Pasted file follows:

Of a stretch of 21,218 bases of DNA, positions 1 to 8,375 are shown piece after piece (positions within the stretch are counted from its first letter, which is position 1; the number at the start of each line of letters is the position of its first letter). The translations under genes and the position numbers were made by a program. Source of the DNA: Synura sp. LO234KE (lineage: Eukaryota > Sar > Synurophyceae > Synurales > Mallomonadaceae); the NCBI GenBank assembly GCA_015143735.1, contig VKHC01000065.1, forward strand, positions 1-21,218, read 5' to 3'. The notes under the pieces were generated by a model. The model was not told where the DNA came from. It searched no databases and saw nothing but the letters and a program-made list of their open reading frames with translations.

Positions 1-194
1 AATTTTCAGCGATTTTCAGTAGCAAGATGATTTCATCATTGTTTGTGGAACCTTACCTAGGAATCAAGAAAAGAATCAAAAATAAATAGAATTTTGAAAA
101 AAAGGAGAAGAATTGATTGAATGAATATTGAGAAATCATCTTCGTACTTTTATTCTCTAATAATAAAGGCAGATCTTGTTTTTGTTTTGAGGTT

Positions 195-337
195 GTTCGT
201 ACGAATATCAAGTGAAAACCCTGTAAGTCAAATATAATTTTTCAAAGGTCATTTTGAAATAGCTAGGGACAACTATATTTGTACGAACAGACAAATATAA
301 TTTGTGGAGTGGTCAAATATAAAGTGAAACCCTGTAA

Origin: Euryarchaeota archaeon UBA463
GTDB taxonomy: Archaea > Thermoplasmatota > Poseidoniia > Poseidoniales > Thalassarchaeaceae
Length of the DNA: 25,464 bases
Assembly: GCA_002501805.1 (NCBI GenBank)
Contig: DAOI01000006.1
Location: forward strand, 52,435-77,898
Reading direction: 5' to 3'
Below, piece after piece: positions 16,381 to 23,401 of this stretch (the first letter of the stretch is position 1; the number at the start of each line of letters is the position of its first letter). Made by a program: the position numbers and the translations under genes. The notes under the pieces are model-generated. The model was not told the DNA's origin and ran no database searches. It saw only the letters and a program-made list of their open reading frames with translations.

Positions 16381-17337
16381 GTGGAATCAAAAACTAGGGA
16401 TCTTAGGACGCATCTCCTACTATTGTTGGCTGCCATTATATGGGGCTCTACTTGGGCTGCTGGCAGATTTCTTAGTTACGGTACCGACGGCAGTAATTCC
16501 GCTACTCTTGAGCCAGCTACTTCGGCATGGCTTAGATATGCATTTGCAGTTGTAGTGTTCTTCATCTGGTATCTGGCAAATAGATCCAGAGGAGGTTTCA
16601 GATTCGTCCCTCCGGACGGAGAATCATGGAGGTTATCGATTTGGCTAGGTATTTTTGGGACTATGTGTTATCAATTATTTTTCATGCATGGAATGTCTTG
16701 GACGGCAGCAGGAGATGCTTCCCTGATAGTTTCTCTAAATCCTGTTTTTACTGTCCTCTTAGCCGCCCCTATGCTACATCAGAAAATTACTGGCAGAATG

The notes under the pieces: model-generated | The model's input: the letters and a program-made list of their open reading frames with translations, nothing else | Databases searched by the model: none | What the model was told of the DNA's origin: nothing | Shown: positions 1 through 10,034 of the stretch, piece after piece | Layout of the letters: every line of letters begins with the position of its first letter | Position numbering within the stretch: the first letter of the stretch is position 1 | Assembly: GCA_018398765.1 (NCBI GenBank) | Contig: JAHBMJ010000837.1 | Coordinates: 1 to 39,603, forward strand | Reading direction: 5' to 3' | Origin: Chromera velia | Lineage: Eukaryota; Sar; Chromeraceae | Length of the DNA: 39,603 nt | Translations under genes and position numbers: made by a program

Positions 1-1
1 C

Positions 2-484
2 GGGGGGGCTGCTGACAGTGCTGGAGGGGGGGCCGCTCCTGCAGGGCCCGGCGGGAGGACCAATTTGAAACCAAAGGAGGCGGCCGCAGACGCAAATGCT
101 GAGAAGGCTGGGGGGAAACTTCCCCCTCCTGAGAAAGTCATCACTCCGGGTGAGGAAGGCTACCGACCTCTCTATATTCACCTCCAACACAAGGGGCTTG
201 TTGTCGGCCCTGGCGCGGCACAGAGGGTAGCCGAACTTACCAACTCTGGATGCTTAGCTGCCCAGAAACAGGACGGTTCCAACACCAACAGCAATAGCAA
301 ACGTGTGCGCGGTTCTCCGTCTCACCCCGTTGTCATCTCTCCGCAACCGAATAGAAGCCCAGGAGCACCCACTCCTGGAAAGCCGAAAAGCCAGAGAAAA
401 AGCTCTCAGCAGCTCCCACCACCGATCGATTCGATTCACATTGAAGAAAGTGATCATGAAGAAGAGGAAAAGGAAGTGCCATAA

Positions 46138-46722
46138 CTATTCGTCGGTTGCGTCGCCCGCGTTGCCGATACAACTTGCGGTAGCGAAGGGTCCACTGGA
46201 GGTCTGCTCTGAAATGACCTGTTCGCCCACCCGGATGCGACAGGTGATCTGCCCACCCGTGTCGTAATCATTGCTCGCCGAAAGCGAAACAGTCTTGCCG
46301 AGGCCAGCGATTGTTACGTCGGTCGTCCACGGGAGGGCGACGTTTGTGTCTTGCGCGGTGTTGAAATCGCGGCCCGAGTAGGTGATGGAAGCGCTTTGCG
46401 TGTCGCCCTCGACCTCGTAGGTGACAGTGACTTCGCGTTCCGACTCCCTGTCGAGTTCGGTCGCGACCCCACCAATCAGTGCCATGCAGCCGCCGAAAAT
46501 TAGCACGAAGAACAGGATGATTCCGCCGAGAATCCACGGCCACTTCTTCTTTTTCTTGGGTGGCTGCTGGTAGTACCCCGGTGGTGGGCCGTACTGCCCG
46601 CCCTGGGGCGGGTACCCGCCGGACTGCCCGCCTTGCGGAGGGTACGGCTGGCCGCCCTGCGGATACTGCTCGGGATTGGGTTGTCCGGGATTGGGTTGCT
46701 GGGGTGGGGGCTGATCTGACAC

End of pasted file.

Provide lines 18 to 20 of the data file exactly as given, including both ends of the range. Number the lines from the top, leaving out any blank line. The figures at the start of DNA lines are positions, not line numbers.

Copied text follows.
16381 GTGGAATCAAAAACTAGGGA
16401 TCTTAGGACGCATCTCCTACTATTGTTGGCTGCCATTATATGGGGCTCTACTTGGGCTGCTGGCAGATTTCTTAGTTACGGTACCGACGGCAGTAATTCC
16501 GCTACTCTTGAGCCAGCTACTTCGGCATGGCTTAGATATGCATTTGCAGTTGTAGTGTTCTTCATCTGGTATCTGGCAAATAGATCCAGAGGAGGTTTCA